David Edelstein on detective fiction and the film version of "The Lincoln Lawyer" -- which he likes.
Does anybody really group Connelly with Pelecanos and Lehane?Compared to Pelecanos, especially, he seems a bit of a hack, even accepting Edelstein's praise (which I do).
I know what you mean. Edelstein makes me want to revisit Connelly and reassess. The line about "process" (a classic preoccupation of naturalistic fiction) is true of the Bosch novels, also, and puts C. rung or two above Lehane, in my book, who's recyling the old myths..
They're all recycling the old myths... I've always thought teh notion that Connelly is the modern master of LA fiction is a bit wishful... Nothing in his books especially resembles MY LA. But maybe that's LA's problem. He's no Zola.
"But maybe that's LA's problem?"On balance, probably not.
The wonderful thing about Connelly's LA is that it highlights the "classic" LA. The Pacific Dining Car, Musso & Frank, Phillipe's all play a role in his fiction.For non-Angelinos, it give the books a sense of place -- and shares some of the interesting locations in town -- but Angelinos wonder just what kind of person eats at Dan Tana's on a regular basis. My problem with the Connelly books is invariably the final act. His stories are so engaging and often unique, until you get to the ending. So often those final chapters seem very familiar, almost as if you were re-reading the last Bosch or Haller book.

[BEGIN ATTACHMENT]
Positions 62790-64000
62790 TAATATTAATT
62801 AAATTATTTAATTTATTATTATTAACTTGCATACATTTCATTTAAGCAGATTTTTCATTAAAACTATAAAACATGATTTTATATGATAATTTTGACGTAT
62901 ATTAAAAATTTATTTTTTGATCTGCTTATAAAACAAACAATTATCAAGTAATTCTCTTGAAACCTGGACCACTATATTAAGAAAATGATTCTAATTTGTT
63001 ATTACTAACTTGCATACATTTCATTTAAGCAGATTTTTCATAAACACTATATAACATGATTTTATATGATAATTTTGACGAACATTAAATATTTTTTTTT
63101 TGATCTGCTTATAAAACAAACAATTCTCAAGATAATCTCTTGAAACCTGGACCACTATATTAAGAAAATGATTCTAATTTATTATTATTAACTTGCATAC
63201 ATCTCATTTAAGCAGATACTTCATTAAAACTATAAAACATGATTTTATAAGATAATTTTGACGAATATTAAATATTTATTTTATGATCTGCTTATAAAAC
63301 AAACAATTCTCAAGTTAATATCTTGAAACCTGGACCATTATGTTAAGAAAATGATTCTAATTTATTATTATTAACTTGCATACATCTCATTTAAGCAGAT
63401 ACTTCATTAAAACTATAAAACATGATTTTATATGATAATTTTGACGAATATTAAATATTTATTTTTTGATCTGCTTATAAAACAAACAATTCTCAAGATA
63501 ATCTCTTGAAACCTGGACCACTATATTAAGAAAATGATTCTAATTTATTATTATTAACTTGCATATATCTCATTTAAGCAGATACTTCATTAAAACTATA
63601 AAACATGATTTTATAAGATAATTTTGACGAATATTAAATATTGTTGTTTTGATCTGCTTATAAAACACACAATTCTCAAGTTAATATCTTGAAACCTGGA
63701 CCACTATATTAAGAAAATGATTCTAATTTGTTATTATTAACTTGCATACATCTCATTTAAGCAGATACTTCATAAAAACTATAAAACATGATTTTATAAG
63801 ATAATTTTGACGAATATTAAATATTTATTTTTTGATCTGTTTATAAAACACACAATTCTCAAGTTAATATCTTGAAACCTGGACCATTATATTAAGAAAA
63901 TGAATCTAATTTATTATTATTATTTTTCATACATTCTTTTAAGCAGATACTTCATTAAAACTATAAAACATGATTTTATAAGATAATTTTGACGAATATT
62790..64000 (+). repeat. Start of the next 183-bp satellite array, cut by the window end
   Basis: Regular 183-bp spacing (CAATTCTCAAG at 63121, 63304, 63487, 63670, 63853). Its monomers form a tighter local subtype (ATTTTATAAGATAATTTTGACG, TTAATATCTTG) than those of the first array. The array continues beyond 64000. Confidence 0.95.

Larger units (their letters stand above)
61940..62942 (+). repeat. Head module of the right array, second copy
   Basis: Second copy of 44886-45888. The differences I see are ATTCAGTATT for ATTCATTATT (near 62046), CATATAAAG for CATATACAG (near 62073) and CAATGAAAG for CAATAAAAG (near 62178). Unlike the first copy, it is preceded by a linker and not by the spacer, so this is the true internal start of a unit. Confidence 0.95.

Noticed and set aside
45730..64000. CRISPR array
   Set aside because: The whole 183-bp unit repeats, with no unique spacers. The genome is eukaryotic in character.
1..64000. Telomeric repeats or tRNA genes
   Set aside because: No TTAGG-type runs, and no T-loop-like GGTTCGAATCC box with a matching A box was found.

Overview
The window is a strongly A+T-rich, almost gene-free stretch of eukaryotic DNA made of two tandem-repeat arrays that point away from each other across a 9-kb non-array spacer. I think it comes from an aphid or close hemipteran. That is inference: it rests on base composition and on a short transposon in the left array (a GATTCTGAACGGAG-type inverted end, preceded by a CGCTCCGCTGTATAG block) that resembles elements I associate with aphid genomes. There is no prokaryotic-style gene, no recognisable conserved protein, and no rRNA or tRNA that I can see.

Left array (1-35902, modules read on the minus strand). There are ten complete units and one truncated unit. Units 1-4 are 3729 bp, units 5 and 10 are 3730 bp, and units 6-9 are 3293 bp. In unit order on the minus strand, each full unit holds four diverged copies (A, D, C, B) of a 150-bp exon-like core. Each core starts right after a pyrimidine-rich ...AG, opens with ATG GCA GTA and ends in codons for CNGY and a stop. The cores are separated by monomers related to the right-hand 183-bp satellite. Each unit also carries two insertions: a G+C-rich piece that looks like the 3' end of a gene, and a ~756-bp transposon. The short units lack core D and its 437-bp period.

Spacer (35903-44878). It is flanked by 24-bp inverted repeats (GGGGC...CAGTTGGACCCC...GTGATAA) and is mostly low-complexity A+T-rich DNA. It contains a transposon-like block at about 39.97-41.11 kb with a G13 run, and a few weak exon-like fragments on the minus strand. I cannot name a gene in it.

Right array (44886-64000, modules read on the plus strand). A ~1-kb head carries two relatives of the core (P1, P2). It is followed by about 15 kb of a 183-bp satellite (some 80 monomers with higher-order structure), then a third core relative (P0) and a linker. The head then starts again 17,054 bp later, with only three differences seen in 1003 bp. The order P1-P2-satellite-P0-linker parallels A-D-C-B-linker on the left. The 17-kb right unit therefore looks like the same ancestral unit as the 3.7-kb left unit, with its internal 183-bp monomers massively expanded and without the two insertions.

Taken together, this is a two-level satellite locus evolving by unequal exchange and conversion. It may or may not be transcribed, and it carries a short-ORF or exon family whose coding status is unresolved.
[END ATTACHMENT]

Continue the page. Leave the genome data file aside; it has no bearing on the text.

Unpacking my earlier too-cryptic remark: It's the Phillipe's-Musso-Pacific Dining Car-Hollywood-Hills-centric view of LA that so little resembles the messy-elegant-undefinable-chaotic place that I think of when I think fondly of Los Angeles. That could be simply reflective of the area -- that everyone who lives here claims a different hunk of it -- rather than a flaw in Connelly's writing.
This I agree with. And the touristy aspect of his work has become more pronounced since he's moved to Florida. He now makes only occasional research trips back to LA -- though at least he does his own research, unlike Elmore. ("Djibouti" is a pile of notes published as a novel.)However: I went right on from "Started Early..." to "9 Dragons," and think it's worth pointing out that the graceful orchestration of details in Connelly's kind of writing is harder than it looks. He's not Zola, and Zola isn't Balzac, but they all do certain things well. Different things.
Post a Comment